St. Petersburg Times: Super Bowl XXXV
St. Petesburg Times
Super Bowl XXXV Tampa, Florida 2001
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Game time: 6 p.m.
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  • The Road to Super Bowl XXXV

    What a week it would be

    Here's a preview of what could happen if the Bucs win their way to the big game.

    Click here


    © St. Petersburg Times, published September 1, 2000

    It begins simply, with a man who is puffy on a Huffy.

    Warren Sapp rolls the small bike out of his garage into the morning light and cackles. The cameras are rolling now, the party is starting and Sapp is performing. He hops onto the bicycle, and it wobbles for a moment under his weight. He coasts down the driveway, his dreads flopping in the breeze.

    "We're going to Schwinn, baby," he said. "I guarantee it."

    This is how Super Bowl week, the craziest week of them all, begins -- with Sapp delivering on an old promise. Remember when the Bucs traded for Keyshawn Johnson? That day, Sapp said it ensured he would be able to ride his bike to the Super Bowl.

    And so, Monday morning as the day begins, Sapp has invited the media to his home to watch him mount up.

    "Look at us," he howls. "We're a biker gang! You see that chain? No weak links. That's just like us."

    Hey, Warren? Is there room for the offense on those handlebars?

    "Room for everybody," Sapp said. "You want to go to the Show, you just hop on."

    Who could have believed this? The Bucs in the Super Bowl? Against the Colts? Hell has frozen over. Pigs are flying. Defensive tackles have turned into Lance Armstrong. And a quiet, calm place like Tampa Bay has gone full-feathered bonzo.

    You thought the victory over Washington in the NFC title game caused a party? Hah. In Clearwater, they are dancing on the beach. In Ybor City, they are dancing in the street. In Tampa, they are dancing on laps. Outside of Raymond James Stadium and Souvenir Stand, fans are lining up to get life-size tattoos of Mike Alstott's face on their backs. In St. Petersburg, the drama department at Gibbs High School is selling out with its play The King and I, which has been rewritten to include a quarterback.

    The Super Bowl is in Tampa Bay.

    Tampa Bay is in the Super Bowl.

    Twain, meet twain.

    A look ahead of how the week will be. Wheeee.


    Mayor Dick Greco, his hair in dreadlocks, bets a crate of Florida oranges against "whatever in blazes they grow in Indiana."

    A headline in USA Today proclaims "Meek Have Inherited the Earth."

    A protest starts at Raymond James because irate season-ticket holders have discovered the fine print says, technically, only 11 of them qualify for tickets.

    NBC says positive reviews of Dennis Miller's first season had nothing to do with it. The network just wanted Emo Phillips in the booth. And Bobcat Goldtwait and Paula Poundstone as sideline reporters.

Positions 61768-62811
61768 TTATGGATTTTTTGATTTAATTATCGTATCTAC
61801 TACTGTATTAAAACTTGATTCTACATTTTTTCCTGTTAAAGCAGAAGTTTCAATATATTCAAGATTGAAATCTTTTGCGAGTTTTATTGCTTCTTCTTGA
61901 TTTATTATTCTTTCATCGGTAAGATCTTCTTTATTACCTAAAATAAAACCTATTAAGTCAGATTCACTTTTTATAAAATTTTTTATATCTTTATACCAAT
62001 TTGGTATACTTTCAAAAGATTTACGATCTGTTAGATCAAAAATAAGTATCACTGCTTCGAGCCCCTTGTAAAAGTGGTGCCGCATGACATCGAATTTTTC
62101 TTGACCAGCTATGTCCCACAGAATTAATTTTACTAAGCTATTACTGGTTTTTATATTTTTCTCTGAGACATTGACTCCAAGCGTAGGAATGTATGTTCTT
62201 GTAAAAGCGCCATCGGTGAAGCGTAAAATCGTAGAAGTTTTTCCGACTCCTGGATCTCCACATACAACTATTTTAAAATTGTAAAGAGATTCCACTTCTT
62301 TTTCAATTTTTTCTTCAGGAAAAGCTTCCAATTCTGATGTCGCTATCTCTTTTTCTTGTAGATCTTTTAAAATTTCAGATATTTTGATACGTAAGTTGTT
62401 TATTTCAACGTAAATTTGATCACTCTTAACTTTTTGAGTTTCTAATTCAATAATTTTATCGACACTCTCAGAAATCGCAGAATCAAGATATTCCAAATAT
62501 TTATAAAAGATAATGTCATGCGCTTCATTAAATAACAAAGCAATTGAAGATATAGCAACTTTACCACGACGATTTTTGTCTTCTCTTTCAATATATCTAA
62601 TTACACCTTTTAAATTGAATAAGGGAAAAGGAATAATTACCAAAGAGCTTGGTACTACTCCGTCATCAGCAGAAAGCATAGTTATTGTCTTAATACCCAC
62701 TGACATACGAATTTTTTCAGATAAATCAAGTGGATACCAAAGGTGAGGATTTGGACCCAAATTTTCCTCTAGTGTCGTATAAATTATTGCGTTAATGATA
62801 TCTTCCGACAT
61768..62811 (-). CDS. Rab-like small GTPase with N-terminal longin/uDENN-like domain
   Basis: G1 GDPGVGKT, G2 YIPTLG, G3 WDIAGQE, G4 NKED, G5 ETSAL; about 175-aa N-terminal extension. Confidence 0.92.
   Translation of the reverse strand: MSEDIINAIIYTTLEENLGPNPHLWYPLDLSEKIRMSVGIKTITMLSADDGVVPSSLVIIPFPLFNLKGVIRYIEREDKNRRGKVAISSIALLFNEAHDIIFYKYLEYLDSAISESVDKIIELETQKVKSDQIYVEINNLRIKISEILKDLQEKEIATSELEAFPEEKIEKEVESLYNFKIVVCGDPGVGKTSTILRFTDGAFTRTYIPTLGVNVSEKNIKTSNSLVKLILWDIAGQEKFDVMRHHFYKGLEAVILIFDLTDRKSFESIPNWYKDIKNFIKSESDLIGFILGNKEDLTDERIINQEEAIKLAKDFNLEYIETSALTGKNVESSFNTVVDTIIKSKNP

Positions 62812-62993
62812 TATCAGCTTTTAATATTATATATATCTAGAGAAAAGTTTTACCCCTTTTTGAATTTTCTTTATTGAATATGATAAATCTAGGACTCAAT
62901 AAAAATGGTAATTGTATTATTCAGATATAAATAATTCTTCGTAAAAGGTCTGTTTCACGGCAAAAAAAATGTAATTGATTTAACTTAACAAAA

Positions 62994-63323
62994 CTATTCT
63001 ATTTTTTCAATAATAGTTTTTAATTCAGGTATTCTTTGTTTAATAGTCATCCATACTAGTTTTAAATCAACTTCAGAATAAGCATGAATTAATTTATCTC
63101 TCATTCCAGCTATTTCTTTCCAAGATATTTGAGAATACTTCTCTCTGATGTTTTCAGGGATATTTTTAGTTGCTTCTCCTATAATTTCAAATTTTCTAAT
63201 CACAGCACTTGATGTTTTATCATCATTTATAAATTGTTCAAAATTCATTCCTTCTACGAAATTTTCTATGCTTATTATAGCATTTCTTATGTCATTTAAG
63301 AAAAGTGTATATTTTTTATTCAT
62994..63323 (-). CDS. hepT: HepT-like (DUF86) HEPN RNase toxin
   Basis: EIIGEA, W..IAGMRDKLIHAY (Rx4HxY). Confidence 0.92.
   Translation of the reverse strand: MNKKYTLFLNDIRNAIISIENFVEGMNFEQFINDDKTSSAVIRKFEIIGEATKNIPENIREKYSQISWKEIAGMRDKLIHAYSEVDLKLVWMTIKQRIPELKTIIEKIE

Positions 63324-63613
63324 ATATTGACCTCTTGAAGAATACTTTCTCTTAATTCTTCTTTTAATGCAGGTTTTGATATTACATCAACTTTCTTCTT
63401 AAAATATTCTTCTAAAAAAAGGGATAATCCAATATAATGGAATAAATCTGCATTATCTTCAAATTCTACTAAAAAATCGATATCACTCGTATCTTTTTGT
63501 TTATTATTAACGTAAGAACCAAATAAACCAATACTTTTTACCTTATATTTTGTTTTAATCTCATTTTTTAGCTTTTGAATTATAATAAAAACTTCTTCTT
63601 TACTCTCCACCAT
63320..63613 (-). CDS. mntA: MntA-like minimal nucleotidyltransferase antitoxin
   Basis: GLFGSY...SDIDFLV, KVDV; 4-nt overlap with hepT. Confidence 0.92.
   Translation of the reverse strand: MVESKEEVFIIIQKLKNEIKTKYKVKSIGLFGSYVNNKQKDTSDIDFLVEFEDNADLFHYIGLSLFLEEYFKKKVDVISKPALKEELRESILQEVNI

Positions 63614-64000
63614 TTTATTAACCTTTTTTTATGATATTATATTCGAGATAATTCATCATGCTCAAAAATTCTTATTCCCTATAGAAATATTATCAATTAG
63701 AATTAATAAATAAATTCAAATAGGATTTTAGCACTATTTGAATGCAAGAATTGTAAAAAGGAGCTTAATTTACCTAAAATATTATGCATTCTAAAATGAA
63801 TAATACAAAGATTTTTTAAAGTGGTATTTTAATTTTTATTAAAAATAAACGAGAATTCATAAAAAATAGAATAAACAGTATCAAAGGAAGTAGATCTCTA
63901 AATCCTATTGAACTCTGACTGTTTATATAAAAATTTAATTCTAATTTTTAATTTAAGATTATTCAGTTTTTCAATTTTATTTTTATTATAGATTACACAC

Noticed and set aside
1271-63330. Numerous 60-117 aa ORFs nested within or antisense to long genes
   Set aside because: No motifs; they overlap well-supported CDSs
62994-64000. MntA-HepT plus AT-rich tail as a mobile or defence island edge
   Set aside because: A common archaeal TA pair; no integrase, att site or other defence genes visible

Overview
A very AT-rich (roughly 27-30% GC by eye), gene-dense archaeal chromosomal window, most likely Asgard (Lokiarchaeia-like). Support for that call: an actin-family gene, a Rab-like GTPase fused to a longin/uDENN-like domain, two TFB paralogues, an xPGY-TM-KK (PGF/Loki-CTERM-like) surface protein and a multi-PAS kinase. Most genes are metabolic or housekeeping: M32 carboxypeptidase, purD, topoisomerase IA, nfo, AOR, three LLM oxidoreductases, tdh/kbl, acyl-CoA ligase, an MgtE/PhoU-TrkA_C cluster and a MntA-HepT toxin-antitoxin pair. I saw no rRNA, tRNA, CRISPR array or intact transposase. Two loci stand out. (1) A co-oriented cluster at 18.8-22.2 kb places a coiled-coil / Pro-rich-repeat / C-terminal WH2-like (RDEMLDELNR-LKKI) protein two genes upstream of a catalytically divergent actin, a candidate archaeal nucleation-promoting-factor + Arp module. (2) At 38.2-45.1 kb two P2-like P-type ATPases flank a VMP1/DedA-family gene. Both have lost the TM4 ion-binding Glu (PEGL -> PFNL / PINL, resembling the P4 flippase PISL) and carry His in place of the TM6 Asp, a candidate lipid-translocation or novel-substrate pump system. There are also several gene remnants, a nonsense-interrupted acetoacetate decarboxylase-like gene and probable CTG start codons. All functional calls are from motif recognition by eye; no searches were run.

Alvin Harper returns to the scene of the crime.

    A headline in the Chicago Tribune says: "Ex-Dogs Have Their Day."

    Rich McKay accepts an award as NFL Executive of the Year. In his press conference, the initial question is: "So why in the hell did you cut Brad Culpepper?"

    Peyton Manning says, yes, the Bucs have a home-field advantage. Tampa Bay fans are irate. "If we wanted a home-field advantage," Jacquez Green says, "we'd play Peyton in Gainesville."

    Ray Perkins shows up at McHale's Chophouse. Waiters refuse to serve him.

    A second protest begins over those dead-horse-kickers still fighting the stadium tax. They circle the block, chanting "Your kids can't spell ... N-F-L."

    Elsewhere in the NFL, Redskins owner Dan Snyder fires his coach, his quarterback and his mom.

    Product endorsement of the day: Warren's Pancake Sapp, a new breakfast syrup.

    Celebrity sightings: Trent Dilfer reads Edgar Allan Poe at Barnes & Noble on Dale Mabry.

    A headline in The Weekly World News says: "Colts Favored by 2 1/2; World Ends Today."

    Colts invite Bob Knight to the locker room to "throw out the first chair."


    Media Day begins as 20,000 reporters file into Raymond James. Of those, 12,348 are from New York and immediately head for Keyshawn Johnson's podium.

    A headline in the New York Times declares "Johnson Tells Jets to Groh Up."

    College roommate calls McKay and asks how to get to the game. "Go through a quarter century of hell, then take a right," McKay says. Shaun King announces that if he does pass during the game, he intends to do so with his right hand.

    Tony Dungy says, yes, he has always been a black coach. And sighs heavily.

    Oddsmakers say Colts' running back Edgerrin James is early favorite to be game MVP. Patrick Hape goes off at 300-1.

    Reporter asks Jeff Christy: "If you were a cookie, what kind of cookie would you be?"

    Sapp, asked what he liked best about Manning, says: "Tastes like chicken."

    Headline in Daily News: "Key? Me! See? Whee!"

    Celebrity sightings: Sarah Michelle Geller competes against David Hyde Pierce in a pie eating contest at Bern's dessert room.

    Malcolm Glazer says if the protesters don't go home, he'll sue them all.

    NFL informs Alstott it isn't moving the ship after all, and asks if he will please put it down.

    Elsewhere in the NFL: Bengals give coach Bruce Coslet a 14-year extension after his 5-11 season.

    Headline in New York Post: "Keyshawn Linked to Hitler Cloning Cult."


    Sapp's bicycle sells for $16,789 on e-bay.